Anne Flaherty / Associated Press & Nick Cowen / The Telegraph – 2010-09-08 23:51:37
Military Bans Sale of Violent Video Game
Anne Flaherty / Associated Press
WASHINGTON (September 8, 2010) — Military bases across the US have banned the sale of a new video game that lets a player pretend to be a Taliban fighter and “shoot” US troops.
“Medal of Honor” by Electronic Arts, a major game developer based in Redwood City, CA., hits stores October 12.
But after public protests, including one by British Defense Secretary Liam Fox, US military officials decided not to stock the game in any of the nearly 300 service exchange shops on bases across the country.
Gamers are scoffing at the decision, saying that advanced technology has made it commonplace in the gaming world to let a player switch sides and play the bad guy.
Medal Of Honor Controversy Analysis
The Defence Secretary’s call for a ban on Medal Of Honor is both ill-judged and “un-British”
Nick Cowen / The Telegraph
LONDON (August 25, 2010) — Whenever a book, film, television, painting or music album becomes the topic of heated debate, a critic who is an expert in that field is called in to provide context. If a video game makes headlines, it seems anyone from any field, regardless of their experience, can pass judgment on not only the title up for discussion, but the entire games industry.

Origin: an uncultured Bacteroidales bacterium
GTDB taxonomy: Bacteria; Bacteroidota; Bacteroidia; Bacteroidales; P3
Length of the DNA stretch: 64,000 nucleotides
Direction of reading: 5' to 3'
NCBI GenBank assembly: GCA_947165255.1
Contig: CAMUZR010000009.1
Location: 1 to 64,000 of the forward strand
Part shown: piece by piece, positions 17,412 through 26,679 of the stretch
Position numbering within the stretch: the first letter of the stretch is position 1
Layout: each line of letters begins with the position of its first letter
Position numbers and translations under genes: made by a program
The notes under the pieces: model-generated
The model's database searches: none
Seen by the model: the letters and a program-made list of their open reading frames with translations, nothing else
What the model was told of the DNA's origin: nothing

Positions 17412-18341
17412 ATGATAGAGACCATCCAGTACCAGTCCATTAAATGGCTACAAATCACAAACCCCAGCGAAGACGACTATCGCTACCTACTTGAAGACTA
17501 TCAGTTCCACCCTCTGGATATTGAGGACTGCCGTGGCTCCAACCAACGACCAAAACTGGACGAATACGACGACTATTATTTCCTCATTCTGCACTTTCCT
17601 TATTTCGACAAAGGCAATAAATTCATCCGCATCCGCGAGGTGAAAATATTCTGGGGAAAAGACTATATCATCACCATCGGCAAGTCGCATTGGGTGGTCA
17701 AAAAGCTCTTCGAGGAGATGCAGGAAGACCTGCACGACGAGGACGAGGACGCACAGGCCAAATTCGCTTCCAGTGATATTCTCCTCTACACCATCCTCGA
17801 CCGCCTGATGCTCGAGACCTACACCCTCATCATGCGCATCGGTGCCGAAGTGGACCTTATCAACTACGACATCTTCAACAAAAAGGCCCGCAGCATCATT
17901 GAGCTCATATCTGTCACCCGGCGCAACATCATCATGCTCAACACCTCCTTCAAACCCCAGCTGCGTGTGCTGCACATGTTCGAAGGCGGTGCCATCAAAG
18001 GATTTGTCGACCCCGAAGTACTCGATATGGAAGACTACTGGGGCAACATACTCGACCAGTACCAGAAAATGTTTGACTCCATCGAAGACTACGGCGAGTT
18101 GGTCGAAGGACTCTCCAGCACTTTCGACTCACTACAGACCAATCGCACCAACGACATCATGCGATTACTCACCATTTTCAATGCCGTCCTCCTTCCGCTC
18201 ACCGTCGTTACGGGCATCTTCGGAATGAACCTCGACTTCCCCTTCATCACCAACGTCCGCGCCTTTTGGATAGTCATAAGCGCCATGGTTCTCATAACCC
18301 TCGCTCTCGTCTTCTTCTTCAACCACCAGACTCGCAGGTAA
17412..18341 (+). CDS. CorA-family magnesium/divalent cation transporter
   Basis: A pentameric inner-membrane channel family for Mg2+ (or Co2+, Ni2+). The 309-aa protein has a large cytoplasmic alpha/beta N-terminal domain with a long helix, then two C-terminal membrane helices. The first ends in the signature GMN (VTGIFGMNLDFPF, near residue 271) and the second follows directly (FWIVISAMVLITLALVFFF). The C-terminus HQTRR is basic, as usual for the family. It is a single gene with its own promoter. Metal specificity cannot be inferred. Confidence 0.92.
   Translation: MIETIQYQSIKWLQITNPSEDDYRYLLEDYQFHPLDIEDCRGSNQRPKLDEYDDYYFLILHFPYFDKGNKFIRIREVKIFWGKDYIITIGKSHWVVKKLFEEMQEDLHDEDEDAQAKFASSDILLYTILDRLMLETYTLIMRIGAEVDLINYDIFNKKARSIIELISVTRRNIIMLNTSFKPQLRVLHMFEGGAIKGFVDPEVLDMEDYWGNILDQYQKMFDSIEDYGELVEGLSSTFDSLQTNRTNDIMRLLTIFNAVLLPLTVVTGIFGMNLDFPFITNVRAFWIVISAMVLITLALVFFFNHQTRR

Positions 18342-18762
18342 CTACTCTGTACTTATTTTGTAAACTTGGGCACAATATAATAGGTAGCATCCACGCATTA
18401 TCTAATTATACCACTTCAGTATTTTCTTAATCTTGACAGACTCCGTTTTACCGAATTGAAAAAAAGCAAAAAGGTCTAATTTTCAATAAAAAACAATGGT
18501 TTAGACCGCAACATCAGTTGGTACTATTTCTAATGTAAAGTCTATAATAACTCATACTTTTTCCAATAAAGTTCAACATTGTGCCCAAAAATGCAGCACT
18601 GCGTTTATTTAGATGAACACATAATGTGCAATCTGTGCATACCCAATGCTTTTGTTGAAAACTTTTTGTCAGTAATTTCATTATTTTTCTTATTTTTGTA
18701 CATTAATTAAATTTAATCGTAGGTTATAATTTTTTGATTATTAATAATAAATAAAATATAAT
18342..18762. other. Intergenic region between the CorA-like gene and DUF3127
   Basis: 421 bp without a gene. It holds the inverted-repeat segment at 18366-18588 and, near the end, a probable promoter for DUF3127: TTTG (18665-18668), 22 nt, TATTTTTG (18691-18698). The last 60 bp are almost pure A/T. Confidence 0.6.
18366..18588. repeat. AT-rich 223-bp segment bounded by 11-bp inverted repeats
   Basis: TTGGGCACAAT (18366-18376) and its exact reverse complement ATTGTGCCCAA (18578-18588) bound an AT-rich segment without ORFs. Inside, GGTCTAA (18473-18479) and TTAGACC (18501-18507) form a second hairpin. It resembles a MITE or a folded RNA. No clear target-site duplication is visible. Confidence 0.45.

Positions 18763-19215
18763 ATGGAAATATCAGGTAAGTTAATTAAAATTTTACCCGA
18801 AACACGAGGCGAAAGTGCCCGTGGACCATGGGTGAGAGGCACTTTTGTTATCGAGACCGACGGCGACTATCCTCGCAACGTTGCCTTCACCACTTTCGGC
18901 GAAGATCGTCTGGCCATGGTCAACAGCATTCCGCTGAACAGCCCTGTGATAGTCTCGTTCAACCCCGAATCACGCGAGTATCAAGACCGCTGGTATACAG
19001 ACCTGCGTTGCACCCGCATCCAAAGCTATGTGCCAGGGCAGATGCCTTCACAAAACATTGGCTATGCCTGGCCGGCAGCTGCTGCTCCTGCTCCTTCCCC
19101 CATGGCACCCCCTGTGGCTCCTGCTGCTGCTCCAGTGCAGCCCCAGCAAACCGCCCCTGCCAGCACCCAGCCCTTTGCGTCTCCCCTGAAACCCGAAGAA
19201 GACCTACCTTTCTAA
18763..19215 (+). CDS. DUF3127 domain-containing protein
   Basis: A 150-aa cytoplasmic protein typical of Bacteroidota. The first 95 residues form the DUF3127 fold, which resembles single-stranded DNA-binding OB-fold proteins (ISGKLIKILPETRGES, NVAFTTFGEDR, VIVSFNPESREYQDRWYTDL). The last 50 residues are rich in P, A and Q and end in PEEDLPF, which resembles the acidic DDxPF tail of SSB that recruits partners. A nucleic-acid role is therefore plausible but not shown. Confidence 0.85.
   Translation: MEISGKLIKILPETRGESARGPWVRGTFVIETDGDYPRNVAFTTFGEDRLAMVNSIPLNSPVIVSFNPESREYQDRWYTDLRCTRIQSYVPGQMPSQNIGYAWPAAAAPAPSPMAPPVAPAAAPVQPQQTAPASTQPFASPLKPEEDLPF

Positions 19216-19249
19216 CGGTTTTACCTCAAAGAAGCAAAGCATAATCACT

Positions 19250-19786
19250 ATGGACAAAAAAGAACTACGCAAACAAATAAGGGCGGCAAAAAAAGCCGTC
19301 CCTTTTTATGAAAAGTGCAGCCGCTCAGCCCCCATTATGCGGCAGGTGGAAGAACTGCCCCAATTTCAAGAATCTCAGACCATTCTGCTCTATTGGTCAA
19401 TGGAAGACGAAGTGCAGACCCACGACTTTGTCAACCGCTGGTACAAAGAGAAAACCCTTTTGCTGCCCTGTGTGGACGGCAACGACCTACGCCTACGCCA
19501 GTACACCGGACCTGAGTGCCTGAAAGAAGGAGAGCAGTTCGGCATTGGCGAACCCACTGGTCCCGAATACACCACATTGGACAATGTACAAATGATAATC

Whether or not these pundits have any first-hand knowledge or experience of video games is seldom mentioned. In the rare instances video games experts are called upon for their expertise, they’re usually shouted down or dismissed.
This week, Liam Fox, the Defence Secretary, kicked open a proverbial anthill by calling for the forthcoming first-person-shooter (FPS), Medal Of Honor to be banned. Fox branded the game “un-British” over reports that it allowed players to take on the role of Taliban soldiers and kill British troops.
In an interview with the Sunday Times, in which he expressed his outrage and disgust, Fox called on video games retailers not to sell Medal Of Honor “to show their support for the armed forces”.